Agile, Lean Startup, Holacracy: Stop Surfing The Management Fad
Have you ever suddenly found yourself at your workplace folding paper airplanes or trying to build a tower from marshmallows? Or pretending to be sprinting, scrumming, or hacking? Or even worse, did you find yourself being forced to play with Legos or Playmobils at work? Well, we have bad news for you. These are all serious symptoms of your workplace being attacked and seriously infected by a stupid management fad.
Management fads are the magical methodologies — most of them originating in (Silicon Valley) startups — that can be introduced into any organization to successfully change its ways of working — often with the goal to "gain a competitive advantage." Or whatever.
The irony is that while all these management fads promise to make work better, they often do more harm than good. And actually, they might even be one of the biggest causes of why the modern workplace makes so many employees miserable.
Let me give you three examples of recent management fads that have become popular in the corporate world, but have also driven most employees absolutely freaking nuts.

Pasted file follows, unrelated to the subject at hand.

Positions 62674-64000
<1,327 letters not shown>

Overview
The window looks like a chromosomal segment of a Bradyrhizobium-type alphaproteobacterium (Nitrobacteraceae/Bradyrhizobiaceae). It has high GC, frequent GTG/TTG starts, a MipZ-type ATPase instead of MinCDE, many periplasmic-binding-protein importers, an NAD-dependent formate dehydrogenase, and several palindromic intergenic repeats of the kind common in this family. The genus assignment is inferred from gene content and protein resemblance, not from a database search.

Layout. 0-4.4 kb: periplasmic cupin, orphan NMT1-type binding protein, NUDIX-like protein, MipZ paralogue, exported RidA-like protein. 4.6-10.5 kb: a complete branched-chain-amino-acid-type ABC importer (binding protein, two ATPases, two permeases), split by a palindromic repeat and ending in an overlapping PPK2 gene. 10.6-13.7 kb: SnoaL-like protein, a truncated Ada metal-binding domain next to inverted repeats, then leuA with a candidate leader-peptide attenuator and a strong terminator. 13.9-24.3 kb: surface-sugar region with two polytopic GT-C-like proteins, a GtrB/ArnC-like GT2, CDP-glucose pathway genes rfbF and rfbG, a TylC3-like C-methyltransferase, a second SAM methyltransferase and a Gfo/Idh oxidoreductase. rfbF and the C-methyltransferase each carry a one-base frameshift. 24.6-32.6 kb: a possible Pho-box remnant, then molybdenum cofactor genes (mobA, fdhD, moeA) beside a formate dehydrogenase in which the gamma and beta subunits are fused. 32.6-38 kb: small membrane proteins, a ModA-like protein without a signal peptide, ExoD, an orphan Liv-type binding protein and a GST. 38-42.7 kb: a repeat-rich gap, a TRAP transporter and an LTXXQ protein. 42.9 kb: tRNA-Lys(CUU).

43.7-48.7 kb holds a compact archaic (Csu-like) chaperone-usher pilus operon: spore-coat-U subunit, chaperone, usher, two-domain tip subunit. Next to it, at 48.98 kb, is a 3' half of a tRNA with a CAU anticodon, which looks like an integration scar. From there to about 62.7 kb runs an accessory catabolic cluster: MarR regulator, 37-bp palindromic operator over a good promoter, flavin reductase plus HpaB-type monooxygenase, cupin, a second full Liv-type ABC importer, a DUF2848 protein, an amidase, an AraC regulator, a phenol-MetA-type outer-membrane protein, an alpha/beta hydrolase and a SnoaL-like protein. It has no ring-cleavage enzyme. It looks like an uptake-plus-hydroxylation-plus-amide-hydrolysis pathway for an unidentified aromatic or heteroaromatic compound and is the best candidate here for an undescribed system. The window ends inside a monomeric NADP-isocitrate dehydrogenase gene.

The biggest and most obvious management fad is "Agile." Originally designed by and for software developers, this methodology once started as just a simple manifesto comprised of 12 common sense working principles, such as working in self-organizing teams and building projects around motivated individuals.
However, over time, this common-sense manifesto has been hijacked by an army of snake oil salesmen who have turned it into a range of magical recipes (like SAFe or LeSS ) that promise to make any organization future-proof.
2. Lean Startup
Another fad is the "Lean Startup." This methodology, with its own exotic concepts (like MVP and pivots), is similarly based on common sense principles like avoiding waste and setting up experiments to validate underlying business assumptions as soon as possible.